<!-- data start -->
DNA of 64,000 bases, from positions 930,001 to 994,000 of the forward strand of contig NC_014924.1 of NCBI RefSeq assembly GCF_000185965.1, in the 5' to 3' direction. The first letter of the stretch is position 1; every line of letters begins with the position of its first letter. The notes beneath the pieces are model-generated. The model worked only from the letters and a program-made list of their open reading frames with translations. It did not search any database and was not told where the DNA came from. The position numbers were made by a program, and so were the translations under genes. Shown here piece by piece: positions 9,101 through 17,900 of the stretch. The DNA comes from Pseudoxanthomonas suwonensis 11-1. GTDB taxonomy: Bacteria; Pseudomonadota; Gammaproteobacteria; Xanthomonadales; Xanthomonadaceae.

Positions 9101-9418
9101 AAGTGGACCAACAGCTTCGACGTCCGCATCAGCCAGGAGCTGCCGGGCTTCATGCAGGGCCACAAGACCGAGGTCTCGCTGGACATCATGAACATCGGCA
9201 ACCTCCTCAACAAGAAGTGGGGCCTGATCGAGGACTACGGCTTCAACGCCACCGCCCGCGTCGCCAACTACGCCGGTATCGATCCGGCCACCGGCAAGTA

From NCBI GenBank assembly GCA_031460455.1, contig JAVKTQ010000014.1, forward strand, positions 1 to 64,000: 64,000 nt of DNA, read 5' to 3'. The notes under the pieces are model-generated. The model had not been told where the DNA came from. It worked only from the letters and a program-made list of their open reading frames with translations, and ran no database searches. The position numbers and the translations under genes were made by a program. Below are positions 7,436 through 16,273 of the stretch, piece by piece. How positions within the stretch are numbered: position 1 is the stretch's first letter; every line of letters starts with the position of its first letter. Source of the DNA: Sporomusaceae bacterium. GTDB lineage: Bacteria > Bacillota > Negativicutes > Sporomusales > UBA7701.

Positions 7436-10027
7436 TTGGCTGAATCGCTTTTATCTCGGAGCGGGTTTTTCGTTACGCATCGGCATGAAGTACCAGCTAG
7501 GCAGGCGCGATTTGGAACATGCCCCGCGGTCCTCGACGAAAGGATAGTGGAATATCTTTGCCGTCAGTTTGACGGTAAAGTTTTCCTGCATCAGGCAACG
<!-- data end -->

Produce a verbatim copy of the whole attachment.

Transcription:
DNA of 64,000 bases, from positions 930,001 to 994,000 of the forward strand of contig NC_014924.1 of NCBI RefSeq assembly GCF_000185965.1, in the 5' to 3' direction. The first letter of the stretch is position 1; every line of letters begins with the position of its first letter. The notes beneath the pieces are model-generated. The model worked only from the letters and a program-made list of their open reading frames with translations. It did not search any database and was not told where the DNA came from. The position numbers were made by a program, and so were the translations under genes. Shown here piece by piece: positions 9,101 through 17,900 of the stretch. The DNA comes from Pseudoxanthomonas suwonensis 11-1. GTDB taxonomy: Bacteria; Pseudomonadota; Gammaproteobacteria; Xanthomonadales; Xanthomonadaceae.

Positions 9101-9418
9101 AAGTGGACCAACAGCTTCGACGTCCGCATCAGCCAGGAGCTGCCGGGCTTCATGCAGGGCCACAAGACCGAGGTCTCGCTGGACATCATGAACATCGGCA
9201 ACCTCCTCAACAAGAAGTGGGGCCTGATCGAGGACTACGGCTTCAACGCCACCGCCCGCGTCGCCAACTACGCCGGTATCGATCCGGCCACCGGCAAGTA

From NCBI GenBank assembly GCA_031460455.1, contig JAVKTQ010000014.1, forward strand, positions 1 to 64,000: 64,000 nt of DNA, read 5' to 3'. The notes under the pieces are model-generated. The model had not been told where the DNA came from. It worked only from the letters and a program-made list of their open reading frames with translations, and ran no database searches. The position numbers and the translations under genes were made by a program. Below are positions 7,436 through 16,273 of the stretch, piece by piece. How positions within the stretch are numbered: position 1 is the stretch's first letter; every line of letters starts with the position of its first letter. Source of the DNA: Sporomusaceae bacterium. GTDB lineage: Bacteria > Bacillota > Negativicutes > Sporomusales > UBA7701.

Positions 7436-10027
7436 TTGGCTGAATCGCTTTTATCTCGGAGCGGGTTTTTCGTTACGCATCGGCATGAAGTACCAGCTAG
7501 GCAGGCGCGATTTGGAACATGCCCCGCGGTCCTCGACGAAAGGATAGTGGAATATCTTTGCCGTCAGTTTGACGGTAAAGTTTTCCTGCATCAGGCAACG